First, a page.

There's an interesting connection between two Fort Wayne charter
schools and the subject of a Washington Post
story We published today.
The C Street Center, a $1.8 million townhouse in Washington, leases
living space to several conservative congressmen (several of whom have
been exposed for extramarital affairs). The property qualifies for
tax-exempt status through its affiliation with the Fellowship
Foundation, a Virginia-based group that sponsors the National Prayer
Thirteen Ohio clergy members have filed a complaint with the IRS,
alleging that the C Street Center is "an exclusive club for powerful
officials ... masquerading as a church."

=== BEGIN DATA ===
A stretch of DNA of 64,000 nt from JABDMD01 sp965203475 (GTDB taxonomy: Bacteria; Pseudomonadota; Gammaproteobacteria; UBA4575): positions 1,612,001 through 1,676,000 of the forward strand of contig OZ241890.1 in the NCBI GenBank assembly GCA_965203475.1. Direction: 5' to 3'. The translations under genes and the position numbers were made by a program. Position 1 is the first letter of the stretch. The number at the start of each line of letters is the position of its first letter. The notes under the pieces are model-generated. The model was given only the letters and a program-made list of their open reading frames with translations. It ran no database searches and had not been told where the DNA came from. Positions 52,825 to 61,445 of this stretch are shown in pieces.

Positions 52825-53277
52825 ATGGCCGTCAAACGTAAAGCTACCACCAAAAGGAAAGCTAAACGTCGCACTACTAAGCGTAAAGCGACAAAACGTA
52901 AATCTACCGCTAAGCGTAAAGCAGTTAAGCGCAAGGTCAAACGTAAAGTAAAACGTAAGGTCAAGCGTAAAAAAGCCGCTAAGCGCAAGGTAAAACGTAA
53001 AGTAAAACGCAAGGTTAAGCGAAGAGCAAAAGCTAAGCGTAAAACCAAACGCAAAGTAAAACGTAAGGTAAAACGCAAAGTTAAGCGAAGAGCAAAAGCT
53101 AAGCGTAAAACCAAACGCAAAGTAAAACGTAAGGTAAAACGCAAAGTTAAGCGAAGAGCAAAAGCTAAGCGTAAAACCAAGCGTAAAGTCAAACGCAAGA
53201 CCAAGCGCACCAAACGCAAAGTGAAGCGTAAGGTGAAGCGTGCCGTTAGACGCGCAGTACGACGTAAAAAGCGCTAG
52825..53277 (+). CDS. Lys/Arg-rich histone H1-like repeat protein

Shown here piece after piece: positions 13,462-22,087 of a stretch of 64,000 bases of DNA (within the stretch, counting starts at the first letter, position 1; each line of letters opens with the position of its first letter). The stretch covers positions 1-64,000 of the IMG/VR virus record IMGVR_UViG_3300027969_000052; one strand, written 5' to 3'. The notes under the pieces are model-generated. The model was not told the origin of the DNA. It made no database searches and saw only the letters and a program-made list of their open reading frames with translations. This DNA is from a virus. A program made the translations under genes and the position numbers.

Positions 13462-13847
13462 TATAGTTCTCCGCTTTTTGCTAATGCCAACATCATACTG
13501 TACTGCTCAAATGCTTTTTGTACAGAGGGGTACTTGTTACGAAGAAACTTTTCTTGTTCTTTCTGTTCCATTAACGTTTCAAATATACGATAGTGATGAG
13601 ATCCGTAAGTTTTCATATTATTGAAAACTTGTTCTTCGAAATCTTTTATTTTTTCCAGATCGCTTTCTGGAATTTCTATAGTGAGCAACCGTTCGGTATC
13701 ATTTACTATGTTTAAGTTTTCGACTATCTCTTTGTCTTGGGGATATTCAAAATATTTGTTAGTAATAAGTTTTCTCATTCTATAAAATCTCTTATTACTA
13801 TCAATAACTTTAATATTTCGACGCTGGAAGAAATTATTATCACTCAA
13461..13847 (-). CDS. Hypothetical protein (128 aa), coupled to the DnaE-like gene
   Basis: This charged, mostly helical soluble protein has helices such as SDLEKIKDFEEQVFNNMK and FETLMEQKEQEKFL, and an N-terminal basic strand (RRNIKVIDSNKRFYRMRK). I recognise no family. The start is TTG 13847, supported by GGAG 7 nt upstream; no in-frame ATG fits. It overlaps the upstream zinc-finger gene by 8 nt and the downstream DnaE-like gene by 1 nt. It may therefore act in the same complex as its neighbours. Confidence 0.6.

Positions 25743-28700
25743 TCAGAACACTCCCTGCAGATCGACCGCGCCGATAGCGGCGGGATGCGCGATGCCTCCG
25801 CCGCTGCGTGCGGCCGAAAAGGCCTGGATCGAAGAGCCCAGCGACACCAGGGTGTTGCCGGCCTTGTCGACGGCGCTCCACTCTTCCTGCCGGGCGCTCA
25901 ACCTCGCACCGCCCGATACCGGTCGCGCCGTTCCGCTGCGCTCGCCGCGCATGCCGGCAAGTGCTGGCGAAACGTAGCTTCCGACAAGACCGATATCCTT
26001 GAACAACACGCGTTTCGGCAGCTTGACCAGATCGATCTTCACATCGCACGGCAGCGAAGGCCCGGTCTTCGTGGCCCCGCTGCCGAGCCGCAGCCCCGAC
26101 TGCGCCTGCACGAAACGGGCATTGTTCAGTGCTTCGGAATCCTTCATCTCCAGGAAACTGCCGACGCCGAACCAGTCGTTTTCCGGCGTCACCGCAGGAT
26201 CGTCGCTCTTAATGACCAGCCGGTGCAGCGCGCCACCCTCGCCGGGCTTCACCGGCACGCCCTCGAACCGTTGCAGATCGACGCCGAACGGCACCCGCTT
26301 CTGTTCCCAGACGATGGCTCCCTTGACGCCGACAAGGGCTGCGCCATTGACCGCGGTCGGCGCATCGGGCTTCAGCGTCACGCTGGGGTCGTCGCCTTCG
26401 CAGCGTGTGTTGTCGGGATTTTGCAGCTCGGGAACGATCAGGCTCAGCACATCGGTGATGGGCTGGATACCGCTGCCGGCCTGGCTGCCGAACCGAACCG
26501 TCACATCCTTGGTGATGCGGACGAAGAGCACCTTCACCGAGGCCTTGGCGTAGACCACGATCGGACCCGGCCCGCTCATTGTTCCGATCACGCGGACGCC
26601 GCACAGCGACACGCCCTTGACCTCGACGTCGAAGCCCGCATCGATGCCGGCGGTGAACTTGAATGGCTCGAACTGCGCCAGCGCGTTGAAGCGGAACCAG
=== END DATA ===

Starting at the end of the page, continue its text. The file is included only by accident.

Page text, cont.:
The Fellowship is also known as the Family, according to the New York
Times -- "a secretive international Christian network" whose "purpose
is to cultivate relationships with politicians, business people and
military leaders, bringing them together for prayer and Bible study
and sometimes getting involved in matters of diplomacy and foreign
Here's the local connection: Dennis Bakke, founder of the two Imagine
schools in Fort Wayne and two in Indianapolis, is a Family insider,
according to a book written by Jeff Sharlet. This excerpt from an
NPR story recounts the creepy details of the Family and Bakke's
involvement in a controversial dam project in Africa. Bakke's
assertion in the piece of "we don't go away" sounds strikingly
similar to the language he used in his infamous Imagine Schools memo.
While the IRS is investigating tax-exempt status of properties, it
might also want to consider if the Imagine Schools properties now owned by
a real estate investment trust and leased back to taxpayers (for $740,000 a year, in the case of the Imagine MASTer Academy) should be
on the tax rolls.